Al Cuizon/Courtesy of The Sun, San Bernardino County
Advocate Erin Brockovich meets with Hinkley, Calif., residents during the Lahontan Regional Water Quality Control Board presentation earlier this month.
Advocate Erin Brockovich meets with Hinkley, Calif., residents during the Lahontan Regional Water Quality Control Board presentation earlier this month. Al Cuizon/Courtesy of The Sun, San Bernardino County
Erin Brockovich is back.
Brockovich famously took on utility Pacific Gas & Electric over contamination of drinking water in Hinkley, Calif., a saga chronicled in a movie that won actress Julia Roberts an Oscar in 2001. Thanks to Brockovich's efforts, in the 1990s PG&E settled a multimillion-dollar lawsuit with hundreds of residents and pledged to clean up the contamination.
But it appears the plume of contaminated groundwater is spreading. And Brockovich finds herself again in Hinkley, fighting for residents who say the toxic chemical chromium 6 is still in their water supply.
Roberta Walker is one of Hinkley's concerned residents. She used to live about 4 miles away from where she lives now. Back in 1993, PG&E bought her old house after discovering high levels of chromium 6 contamination in the water wells. PG&E used the toxic chemical in the 1950s and '60s to clean equipment at its local station.
Walker wanted to stay in Hinkley, so she picked a 7-acre lot of dry brushland to build a home for herself and one for her daughter's family. She says she was told the plume of contaminated groundwater would never migrate this far.
"They were taking care of it, they were containing it," she says. "I thought I was safe. Why would I think differently? Why would I bring my kids here if I was not safe?"
But this summer, tests on Walker's wells showed they were contaminated with chromium 6. Walker, who has had numerous tumors and cysts removed, as well as a hysterectomy, said she was stunned.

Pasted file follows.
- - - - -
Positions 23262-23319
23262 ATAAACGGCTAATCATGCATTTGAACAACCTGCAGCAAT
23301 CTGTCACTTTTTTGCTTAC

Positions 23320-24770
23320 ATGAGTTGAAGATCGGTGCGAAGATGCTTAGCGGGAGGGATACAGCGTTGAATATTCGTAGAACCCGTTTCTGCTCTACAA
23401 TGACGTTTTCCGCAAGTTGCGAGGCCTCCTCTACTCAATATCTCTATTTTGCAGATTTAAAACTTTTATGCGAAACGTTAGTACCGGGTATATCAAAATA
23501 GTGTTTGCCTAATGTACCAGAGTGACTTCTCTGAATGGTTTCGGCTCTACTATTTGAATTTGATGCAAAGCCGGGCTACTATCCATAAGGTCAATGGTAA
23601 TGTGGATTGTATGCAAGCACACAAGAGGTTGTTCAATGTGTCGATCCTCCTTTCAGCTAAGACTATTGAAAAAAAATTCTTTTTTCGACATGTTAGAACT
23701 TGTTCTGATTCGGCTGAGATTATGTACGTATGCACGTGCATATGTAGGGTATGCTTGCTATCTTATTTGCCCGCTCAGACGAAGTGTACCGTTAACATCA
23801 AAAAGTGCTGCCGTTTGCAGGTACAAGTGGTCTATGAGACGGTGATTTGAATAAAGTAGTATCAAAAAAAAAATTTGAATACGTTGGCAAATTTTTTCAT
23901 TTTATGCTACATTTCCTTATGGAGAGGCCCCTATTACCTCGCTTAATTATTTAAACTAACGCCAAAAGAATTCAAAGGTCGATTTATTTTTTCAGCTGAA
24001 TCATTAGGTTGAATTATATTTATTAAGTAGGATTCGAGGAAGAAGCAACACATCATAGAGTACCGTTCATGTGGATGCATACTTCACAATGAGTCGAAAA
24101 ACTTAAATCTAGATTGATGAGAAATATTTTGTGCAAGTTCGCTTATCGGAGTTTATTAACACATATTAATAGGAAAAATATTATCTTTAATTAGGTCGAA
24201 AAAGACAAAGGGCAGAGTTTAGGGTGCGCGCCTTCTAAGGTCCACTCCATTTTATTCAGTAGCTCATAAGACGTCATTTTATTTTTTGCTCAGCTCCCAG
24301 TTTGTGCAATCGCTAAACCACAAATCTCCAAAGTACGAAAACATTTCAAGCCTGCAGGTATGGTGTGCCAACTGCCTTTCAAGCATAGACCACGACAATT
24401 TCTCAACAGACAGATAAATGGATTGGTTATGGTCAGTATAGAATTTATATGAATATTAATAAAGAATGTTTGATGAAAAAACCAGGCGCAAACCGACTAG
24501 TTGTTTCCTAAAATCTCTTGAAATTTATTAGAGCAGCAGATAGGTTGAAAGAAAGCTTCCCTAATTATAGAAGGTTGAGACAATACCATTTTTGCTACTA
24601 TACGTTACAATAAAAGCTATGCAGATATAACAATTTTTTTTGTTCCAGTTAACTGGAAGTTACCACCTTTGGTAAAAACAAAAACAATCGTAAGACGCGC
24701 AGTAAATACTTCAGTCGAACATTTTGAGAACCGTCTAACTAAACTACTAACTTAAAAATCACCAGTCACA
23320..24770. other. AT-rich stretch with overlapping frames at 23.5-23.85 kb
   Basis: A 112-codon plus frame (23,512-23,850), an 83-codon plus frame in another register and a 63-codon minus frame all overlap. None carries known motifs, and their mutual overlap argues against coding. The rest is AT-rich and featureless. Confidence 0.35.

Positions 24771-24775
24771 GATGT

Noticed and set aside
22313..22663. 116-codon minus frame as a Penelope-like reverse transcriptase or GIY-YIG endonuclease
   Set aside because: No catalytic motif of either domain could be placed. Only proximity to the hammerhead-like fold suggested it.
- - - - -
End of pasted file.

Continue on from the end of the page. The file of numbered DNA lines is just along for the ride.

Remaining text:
"Oh, my God, they are doing it again. I couldn't believe it," Walker says. "And I just called Erin right then and there. I said, 'Matter of life or death. I need you to call me.' "
Brockovich came right away.
The two have been friends since the early 1990s, when Brockovich, then a legal assistant with a bodacious style and wardrobe, came to Hinkley and began a years-long fight against PG&E.
At a restaurant in nearby Barstow, Calif. — there are no restaurants in Hinkley — Walker reflects on how Brockovich has changed since they first met.
"When I saw her a couple of weeks ago, I said, 'Erin, where are your boobs and your heels?' She goes, 'Well, I'm older now and wiser,' " Walker says with a laugh.
"Wise enough not to trust PG&E, that's for sure," Brockovich says.
In 1996, Brockovich helped win a record $333 million settlement from PG&E on behalf of hundreds of Hinkley residents.
Brockovich says she can't believe that after all this time, the contamination has spread. She blames state and local regulators for not supervising PG&E's cleanup, but she mostly blames the utility.
"PG&E are the ones that know where that plume's moving. They have the money, they've got the experts, they've got the maps. They should have been warning these people a long time ago: 'The plume is coming your way and you've got to go,' " Brockovich says.
For its part, PG&E says it has been closely monitoring the contamination and has had a lot of success containing it.
At PG&E's Hinkley office, spokesman Jeff Smith says he understands that many residents are anxious, but he says it's not clear that the contamination plume is growing.
"I think it's a slight oversimplification to simply characterize it as that," Smith says. "Because of subsurface water movements, sometimes you see slight expansion in one area where you see contraction in the other area. But we are absolutely committed to the cleanup of the plume and the control of the area."
Smith says the utility is also willing to talk with residents about purchasing their property if they feel they need to move out of Hinkley.
At a recent meeting, hundreds of Hinkley residents packed the auditorium of the town's only school to get an update on the contamination from local water officials.
Many people, like Jonathan Himmelrick, were angry.
"My boy has got a messed up ear from a birth defect. It's not even there. He has no ear on one side. My stomach is messed up. I've been stupid for eight years of my oldest daughter's life for letting her drink that water," Himmelrick says.
PG&E representatives were there, too, explaining the latest cleanup efforts, signing up residents for free water well testing and recruiting anyone interested in serving on a community advisory board.
Brockovich showed up, too. With a crowd surrounding her, she unleashed on PG&E.
"It's still not cleaned up. You are still dodging the ball. You are still not telling the truth, and you're still poisoning people. What do you want me to say? They're pathetic," Brockovich says.
She says it might take legal action to get the utility to do right by these people.
And she's not the only one thinking that way. There were several lawyers roaming the meeting, too. They ran out of business cards within the first few minutes.